Rosenthal, M(acha) L(ouis)
M(acha) L(ouis) Rosenthal 1917–
American poet, critic, and editor.
Rosenthal is a well-respected critic and scholar of British and American poetry. His independence from any particular "school" of criticism and his passion and respect for "the poem itself" are significant elements of his critical method. Rosenthal treats each of the poems he examines as a unique and important expression, and he is noted for his ability to point up the subtle complexity and depth of a work. Among his most influential studies are The Modern Poets (1960) and The New Poets (1967), which analyze the verse of some of the most important poets of the twentieth century. Like all of Rosenthal's critical works, these books are shaped by his desire to make poetry accessible to the average reader. They provide perceptive readings of individual poems and also place them within the general context of modern literature.
In addition to his critical studies, Rosenthal has published five volumes of his own verse. Although some critics find these poems overly academic and lacking in emotional impact, others admire Rosenthal's ability to use a wide range of forms and styles to explore traditional themes. His collection She (1977) is evidence of his great interest in the poetic sequence. Within his sequences as well as his individual poems, Rosenthal's style ranges from traditionally metered lyrics to free verse and prose poems. Poems 1964–1980 (1981) displays these different styles and reveals various tones. This collection contains poems that are light and sardonic as well as ones that are deeply emotional and philosophical.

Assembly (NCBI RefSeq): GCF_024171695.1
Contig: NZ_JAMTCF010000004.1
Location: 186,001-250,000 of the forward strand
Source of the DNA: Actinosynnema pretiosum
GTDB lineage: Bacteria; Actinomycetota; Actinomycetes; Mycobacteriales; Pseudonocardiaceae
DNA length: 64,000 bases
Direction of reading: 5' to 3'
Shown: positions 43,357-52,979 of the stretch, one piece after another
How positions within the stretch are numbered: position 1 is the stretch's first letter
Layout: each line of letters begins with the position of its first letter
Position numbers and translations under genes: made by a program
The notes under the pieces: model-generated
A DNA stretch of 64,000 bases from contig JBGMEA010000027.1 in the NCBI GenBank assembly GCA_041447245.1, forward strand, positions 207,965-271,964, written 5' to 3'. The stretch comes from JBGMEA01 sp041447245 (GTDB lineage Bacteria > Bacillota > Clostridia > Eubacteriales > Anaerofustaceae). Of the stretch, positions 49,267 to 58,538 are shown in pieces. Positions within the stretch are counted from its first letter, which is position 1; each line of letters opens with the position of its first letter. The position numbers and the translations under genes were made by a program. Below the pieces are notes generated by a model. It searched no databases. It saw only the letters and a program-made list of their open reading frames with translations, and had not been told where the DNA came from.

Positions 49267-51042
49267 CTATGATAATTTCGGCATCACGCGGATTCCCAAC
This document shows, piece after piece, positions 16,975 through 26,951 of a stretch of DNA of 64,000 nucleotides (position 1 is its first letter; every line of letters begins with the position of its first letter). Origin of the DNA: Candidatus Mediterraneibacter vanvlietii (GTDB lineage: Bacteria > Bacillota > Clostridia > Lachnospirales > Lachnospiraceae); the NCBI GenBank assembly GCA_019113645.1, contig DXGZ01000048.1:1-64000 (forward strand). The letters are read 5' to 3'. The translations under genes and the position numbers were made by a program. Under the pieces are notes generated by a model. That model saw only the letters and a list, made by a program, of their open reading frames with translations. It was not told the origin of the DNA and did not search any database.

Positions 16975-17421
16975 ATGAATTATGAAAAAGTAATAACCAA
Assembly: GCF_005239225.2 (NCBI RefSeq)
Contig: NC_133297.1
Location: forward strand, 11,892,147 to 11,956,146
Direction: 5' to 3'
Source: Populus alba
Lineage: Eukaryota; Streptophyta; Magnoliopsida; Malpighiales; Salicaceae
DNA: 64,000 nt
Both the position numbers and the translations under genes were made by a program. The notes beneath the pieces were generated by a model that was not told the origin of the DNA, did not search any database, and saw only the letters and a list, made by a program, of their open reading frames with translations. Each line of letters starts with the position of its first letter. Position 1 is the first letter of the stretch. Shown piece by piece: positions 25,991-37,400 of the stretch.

(See also Contemporary Authors, Vols. 1-4, rev. ed.; Contemporary Authors New Revision Series, Vol. 4; and Dictionary of Literary Biography, Vol. 5.)
The first assertion M. L. Rosenthal makes [in "The Modern Poets"] is that "the most marked stylistic break between past and present is not, as is commonly assumed, a break from forthrightness to riddle-making. It is from relative formality to simplicity and directness; an unpretentious intimacy, and awareness of everyday life, has been brought into poetry more emphatically than before." He points out that Yeats. Pound, and Eliot, from whom the most powerful impulses in our poetry today derive, are grounded in tradition, and concerned with continuity. At the same time, our poetry since the twenties has made every effort to use whatever in the past is "myth-making, wonder-contemplating, and strength-giving, and to discover widened, fresher meanings."